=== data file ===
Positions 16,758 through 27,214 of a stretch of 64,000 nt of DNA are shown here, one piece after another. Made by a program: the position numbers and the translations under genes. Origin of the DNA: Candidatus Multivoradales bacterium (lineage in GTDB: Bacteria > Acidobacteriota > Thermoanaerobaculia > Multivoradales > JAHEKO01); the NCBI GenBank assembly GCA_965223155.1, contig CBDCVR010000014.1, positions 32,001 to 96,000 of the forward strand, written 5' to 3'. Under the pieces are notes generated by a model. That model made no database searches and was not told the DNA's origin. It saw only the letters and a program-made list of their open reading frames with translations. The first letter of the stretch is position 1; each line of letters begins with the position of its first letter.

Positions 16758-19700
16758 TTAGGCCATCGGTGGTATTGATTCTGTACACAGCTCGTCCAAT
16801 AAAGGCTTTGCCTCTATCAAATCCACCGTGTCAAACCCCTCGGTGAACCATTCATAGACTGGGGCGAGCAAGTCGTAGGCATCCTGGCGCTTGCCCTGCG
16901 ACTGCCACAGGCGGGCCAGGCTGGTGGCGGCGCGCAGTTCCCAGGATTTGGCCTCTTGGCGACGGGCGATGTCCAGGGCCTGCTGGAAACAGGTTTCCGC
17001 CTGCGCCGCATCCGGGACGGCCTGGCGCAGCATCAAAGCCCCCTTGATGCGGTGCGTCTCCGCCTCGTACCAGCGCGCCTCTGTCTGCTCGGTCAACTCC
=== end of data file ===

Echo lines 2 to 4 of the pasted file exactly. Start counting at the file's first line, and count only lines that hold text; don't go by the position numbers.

Positions 16758-19700
16758 TTAGGCCATCGGTGGTATTGATTCTGTACACAGCTCGTCCAAT
16801 AAAGGCTTTGCCTCTATCAAATCCACCGTGTCAAACCCCTCGGTGAACCATTCATAGACTGGGGCGAGCAAGTCGTAGGCATCCTGGCGCTTGCCCTGCG